Yesterday, Austrian skydiver Felix Baumgartner (best known for jumping off skyscrapers) successfully completed a 39 kilometer dive from a balloon. Many media outlets described his jump as beginning “at the edge of space”, but the story is a little more complex than that.

One thing bothered me, though, about a lot of the coverage: many people said Baumgartner was jumping “from space” or “from the edge of space”. Don’t get me wrong—39 km is a long way up, about 4 times the altitude of commercial airliners, so I’m not denigrating this accomplishment at all. Atmospheric pressure is about 2% of its value at Earth’s surface at 39 km, and the temperatures are pretty cold, so Baumgartner had to wear a pressurized suit and carry an air supply. (If memory serves, the temperature was -7° C or 19° F when the dive began.) However, it’s not what is conventionally considered “space”: it’s within the region of Earth’s atmosphere known as the stratosphere (which also explains the project’s official name, “Stratos Jump”). So, if Baumgartner didn’t jump from space, where is the boundary of space? [Read more….]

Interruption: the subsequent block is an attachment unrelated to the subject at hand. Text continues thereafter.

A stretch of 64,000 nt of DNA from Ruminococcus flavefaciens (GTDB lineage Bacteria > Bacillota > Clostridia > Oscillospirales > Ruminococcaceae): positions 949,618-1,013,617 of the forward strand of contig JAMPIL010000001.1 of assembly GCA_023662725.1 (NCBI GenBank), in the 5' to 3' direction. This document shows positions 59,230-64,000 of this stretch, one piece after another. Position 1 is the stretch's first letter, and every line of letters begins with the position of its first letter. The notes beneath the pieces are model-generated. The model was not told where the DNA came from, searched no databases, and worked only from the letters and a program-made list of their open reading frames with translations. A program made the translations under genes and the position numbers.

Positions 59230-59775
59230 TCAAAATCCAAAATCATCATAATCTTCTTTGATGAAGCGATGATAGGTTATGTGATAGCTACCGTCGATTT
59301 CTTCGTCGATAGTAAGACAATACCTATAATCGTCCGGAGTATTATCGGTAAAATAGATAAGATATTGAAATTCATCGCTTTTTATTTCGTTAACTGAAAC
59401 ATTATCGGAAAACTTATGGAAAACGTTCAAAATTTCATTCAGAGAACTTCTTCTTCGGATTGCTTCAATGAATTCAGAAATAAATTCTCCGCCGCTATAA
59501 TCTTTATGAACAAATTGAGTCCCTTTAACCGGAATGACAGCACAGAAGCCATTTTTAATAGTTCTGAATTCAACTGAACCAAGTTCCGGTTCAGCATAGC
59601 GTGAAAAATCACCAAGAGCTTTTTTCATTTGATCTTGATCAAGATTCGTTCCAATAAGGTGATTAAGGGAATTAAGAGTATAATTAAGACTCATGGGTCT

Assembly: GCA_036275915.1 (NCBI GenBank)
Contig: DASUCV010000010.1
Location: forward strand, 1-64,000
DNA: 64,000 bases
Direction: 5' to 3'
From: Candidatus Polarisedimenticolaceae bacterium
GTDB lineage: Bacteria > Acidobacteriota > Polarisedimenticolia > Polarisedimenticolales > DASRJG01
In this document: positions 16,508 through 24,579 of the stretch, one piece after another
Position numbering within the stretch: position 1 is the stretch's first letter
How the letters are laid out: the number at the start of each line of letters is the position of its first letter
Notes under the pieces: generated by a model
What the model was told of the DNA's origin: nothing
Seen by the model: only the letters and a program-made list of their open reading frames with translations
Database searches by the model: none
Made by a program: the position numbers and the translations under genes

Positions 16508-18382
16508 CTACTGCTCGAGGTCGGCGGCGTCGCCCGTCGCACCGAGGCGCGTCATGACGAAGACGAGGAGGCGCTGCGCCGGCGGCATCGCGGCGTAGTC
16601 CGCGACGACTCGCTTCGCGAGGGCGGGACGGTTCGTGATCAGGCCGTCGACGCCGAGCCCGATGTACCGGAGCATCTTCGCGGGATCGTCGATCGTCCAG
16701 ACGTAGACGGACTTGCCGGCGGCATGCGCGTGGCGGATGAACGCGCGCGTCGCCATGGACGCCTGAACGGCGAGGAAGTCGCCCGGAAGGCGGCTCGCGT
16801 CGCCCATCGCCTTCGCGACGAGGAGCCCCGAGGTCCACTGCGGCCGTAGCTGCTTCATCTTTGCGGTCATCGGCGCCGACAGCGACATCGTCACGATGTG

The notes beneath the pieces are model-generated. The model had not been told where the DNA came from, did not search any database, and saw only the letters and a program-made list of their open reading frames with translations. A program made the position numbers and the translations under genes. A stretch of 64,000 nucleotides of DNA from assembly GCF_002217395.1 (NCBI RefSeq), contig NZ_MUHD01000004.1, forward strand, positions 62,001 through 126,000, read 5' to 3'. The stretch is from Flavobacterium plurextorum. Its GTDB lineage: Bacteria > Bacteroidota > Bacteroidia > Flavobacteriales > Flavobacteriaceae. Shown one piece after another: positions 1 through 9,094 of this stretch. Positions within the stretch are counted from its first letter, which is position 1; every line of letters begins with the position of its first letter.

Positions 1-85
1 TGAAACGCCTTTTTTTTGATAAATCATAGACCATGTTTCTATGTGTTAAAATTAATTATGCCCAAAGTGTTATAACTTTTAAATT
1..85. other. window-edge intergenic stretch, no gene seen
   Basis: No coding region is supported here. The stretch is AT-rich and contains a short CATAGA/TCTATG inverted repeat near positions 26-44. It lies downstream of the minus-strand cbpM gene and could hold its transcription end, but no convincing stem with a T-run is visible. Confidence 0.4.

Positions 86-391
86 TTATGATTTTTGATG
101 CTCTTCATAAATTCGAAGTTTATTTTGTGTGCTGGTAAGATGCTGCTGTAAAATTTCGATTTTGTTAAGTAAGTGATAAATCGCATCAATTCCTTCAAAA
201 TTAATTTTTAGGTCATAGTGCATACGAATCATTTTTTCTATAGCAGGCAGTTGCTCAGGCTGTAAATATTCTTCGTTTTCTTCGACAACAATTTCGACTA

Jumping from the “edge of space”…whatever that means

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